And on Pentecost of A.D. 66, something happened at the Temple of Jerusalem that made it clear to all thinking people that an old age had ended and a new one was then beginning. It refers to the time when God abandoned the Temple at Jerusalem. There were three miraculous events that occurred, starting just before Passover in A.D.66. In a step by step way the Jewish historian Josephus recorded how God abandoned the Temple and gave it up to destruction by the Romans. That particular Passover was not only the last one to be celebrated before the outbreak of the Roman/Jewish War, but it was known in Jewish history as the Passover that saw more people attending the feast in Jerusalem than at any other time in history. For many generations later the Jews called it “The Passover of the Great Throngs”. The major signs that I am about to mention occurred when there were more people to witness them than at any other time. The miraculous signs of A.D. 66 started just before Passover and ended when God left the Temple on Pentecost day. This was just a few months before the major Roman/Jewish War broke out that culminated in the burning of the Temple in A.D. 70.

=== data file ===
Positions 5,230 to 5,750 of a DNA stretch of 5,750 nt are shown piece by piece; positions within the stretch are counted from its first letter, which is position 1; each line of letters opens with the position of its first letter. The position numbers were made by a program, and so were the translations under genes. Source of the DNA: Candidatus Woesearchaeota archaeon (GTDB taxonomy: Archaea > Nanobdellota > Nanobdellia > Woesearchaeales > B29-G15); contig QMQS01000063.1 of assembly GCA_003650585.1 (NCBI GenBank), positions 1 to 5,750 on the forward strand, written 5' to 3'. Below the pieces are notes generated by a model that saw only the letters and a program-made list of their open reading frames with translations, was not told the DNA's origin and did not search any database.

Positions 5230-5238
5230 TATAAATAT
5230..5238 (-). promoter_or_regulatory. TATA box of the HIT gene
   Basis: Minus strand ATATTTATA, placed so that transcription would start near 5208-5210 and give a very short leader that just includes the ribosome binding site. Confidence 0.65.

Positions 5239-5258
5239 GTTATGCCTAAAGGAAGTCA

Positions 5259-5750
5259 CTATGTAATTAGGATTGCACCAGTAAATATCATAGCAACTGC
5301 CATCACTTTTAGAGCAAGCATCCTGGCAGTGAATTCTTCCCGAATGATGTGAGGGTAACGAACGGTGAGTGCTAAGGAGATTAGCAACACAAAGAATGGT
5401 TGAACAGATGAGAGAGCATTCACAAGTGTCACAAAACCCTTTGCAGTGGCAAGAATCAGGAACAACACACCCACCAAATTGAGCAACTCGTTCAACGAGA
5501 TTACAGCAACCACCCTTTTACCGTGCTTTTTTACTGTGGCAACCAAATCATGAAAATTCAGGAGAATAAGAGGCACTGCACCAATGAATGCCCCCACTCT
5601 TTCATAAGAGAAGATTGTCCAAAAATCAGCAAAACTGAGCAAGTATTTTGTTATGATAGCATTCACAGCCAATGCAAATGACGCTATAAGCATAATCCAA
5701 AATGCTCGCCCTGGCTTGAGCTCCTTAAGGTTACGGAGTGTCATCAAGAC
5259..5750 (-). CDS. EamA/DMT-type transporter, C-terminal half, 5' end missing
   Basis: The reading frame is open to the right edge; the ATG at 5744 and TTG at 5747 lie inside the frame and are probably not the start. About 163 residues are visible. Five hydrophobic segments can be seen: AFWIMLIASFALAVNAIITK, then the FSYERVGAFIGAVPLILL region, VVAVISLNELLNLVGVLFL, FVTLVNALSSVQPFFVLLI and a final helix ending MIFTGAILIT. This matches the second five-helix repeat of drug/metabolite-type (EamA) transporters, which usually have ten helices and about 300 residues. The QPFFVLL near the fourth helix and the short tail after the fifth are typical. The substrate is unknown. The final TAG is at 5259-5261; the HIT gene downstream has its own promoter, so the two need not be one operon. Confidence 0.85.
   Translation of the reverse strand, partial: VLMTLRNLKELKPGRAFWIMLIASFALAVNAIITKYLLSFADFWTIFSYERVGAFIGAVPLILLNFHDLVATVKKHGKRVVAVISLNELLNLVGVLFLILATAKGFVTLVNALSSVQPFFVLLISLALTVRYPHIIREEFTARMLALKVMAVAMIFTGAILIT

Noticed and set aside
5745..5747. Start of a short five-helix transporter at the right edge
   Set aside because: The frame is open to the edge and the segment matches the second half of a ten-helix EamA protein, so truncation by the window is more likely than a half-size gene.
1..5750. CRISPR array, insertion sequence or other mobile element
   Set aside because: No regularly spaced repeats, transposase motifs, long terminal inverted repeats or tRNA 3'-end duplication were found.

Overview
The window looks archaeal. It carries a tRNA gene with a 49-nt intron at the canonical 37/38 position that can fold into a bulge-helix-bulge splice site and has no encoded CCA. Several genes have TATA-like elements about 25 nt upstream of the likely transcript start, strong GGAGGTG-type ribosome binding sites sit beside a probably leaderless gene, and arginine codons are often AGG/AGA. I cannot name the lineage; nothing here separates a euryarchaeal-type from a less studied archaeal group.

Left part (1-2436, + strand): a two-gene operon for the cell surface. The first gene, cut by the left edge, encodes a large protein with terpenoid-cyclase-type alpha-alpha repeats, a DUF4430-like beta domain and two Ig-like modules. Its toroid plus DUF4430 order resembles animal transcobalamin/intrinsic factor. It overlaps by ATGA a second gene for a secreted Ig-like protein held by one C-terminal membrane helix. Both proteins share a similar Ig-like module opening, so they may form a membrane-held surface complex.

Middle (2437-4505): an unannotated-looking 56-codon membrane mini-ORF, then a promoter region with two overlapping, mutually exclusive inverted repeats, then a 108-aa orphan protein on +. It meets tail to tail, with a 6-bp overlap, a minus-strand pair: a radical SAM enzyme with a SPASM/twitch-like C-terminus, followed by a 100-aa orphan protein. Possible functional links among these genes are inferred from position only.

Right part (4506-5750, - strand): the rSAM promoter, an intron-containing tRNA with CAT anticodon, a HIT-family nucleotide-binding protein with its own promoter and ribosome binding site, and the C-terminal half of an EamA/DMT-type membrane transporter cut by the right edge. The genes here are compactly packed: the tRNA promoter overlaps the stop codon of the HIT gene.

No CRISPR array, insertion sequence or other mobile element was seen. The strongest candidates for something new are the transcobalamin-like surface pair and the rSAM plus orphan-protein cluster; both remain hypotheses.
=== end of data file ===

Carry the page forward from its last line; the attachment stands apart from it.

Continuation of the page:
The first incident is recorded by Josephus as follows:

“Before the revolt and the disturbances which led to the war, at the time when the people were gathering for the feast of unleavened bread, on the eighth of the month Nisan, at the ninth hour of the night [3 o’clock in the morning), so brilliant a light shone around the altar and the inner temple that it seemed to be broad daylight; and this continued for the space of half an hour. By the novices this was regarded as a good omen, but by the sacred scribes it was at once interpreted in accord with the events which happened afterwards” (War,VI.290).

After 30 minutes which had the brilliance of daylight, the light then removed itself from the site of the Temple! This was the departure of the shekinah glory of God - the light that had been present throughout the whole period of the wilderness journeys of Israel. But there was one problem with the situation of this Temple. It was no longer a portable Tabernacle! When God left, this meant that the Temple was being abandoned leaving behind an “empty dwelling place” of God.

Let‘s now see the second of these miraculous signs. Josephus said it was equally spectacular: